What are your goals personally? Professionally?
Personally, I would love to continue to travel the world and see as much of it as possible. I want to continue to grow and learn from my students and life experiences, so that I am constantly striving to be the best version of me.
Professionally, quarantine has taught me that it is ok to slow down! I am learning to say no, and that it is ok not to be busy 24/7. Taking social media breaks have given me a lot of mental clarity and focus, and I highly recommend taking these breaks to everyone.
What inspires you the most in life?
God, gratitude, family, and my students are my great sources of inspiration in life. As of recent, seeing my students thrive, especially during a pandemic, has been amazing and very helpful for me personally. Traveling the world has also inspired me both in my teaching and my performing career. Lastly, living my life to the fullest with no regrets and no fear of judgement has also been such a liberating and inspiring feeling.
What has been your professional greatest challenge? What has been your personal greatest challenge?
Becoming a caregiver to my husband in my early 30s and managing my blossoming career was the greatest combined personal and professional challenge. My husband was diagnosed with Multiple Myeloma, a rare blood cancer, in August 2015. For the next 6 months I had the difficult task of figuring out a career-life balance while nursing him back to health as his primary caregiver. It was also the height of my blossoming career, but you soon find out what is more important in life. I made difficult decisions and do not regret them one bit. I will never forget the friends that helped us during the most difficult time of our lives. In December 2016, he received his bone marrow transplant, and I became caregiver again, but only for a couple of months. He recovered quickly and has been in remission for 4 years now! We are so grateful and blessed.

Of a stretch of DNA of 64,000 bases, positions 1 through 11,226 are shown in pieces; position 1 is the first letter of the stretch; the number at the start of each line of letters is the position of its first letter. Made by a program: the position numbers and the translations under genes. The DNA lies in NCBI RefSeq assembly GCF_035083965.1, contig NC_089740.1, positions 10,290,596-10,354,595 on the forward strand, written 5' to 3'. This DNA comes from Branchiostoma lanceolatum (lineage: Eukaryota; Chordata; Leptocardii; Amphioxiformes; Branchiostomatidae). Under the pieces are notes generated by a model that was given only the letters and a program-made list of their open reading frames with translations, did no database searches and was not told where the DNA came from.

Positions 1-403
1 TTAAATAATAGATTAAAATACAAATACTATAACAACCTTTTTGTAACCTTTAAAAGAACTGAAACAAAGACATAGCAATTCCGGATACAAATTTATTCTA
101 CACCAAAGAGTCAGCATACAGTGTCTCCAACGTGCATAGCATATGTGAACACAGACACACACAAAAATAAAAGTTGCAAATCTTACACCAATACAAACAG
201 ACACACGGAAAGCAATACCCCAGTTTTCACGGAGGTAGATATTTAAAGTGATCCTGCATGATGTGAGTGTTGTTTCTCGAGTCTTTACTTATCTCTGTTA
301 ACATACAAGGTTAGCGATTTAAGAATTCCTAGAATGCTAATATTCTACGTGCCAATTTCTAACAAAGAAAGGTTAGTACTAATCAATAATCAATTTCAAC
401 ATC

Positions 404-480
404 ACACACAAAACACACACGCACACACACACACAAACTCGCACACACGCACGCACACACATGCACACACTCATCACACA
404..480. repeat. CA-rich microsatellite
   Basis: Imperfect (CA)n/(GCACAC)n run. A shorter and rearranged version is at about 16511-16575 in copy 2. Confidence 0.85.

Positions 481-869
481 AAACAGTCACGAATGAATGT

Who were your music mentors? and what did you learn from them?
Terri Sundberg – The Art of Listening and Teaching
Tim Day – The Art of Phrasing and Expression
Christina Jennings – The Art of Sound and Creativity in Music
Karl Kraber – The Art of Baroque and Classical Style
September Payne – The French School and Moyse’s teachings
Can you give us 5 quirky, secret, fun, (don't think too much about this) hobbies or passions?
I love to cook, and during quarantine, I discovered my passion for making and baking sourdough bread and pizzas! I feed my sourdough once a week, and for a while was making 4 loaves of bread and 2 pizzas a week.
I love to eat (ask my friends) and am a major foodie. I love traveling just to try new restaurants.
I love to travel and plan trips! I have a separate Instagram account that I created for safe non-air travels: @theroadtrippingflutist.
I have a gift for planning. Whether it be a birthday party, a flute festival, or travel, planning is a gift that I have learned to utilize, offer and enjoy.
What 3 things would you offer as advice for a young flutist?
Ultimately, success comes from your own happiness. Having a well-balanced life is key. Remember, flute is just one small aspect of your life. Live and love your life to the fullest and don’t be afraid to experience all parts of it. Life is a journey and not a competition.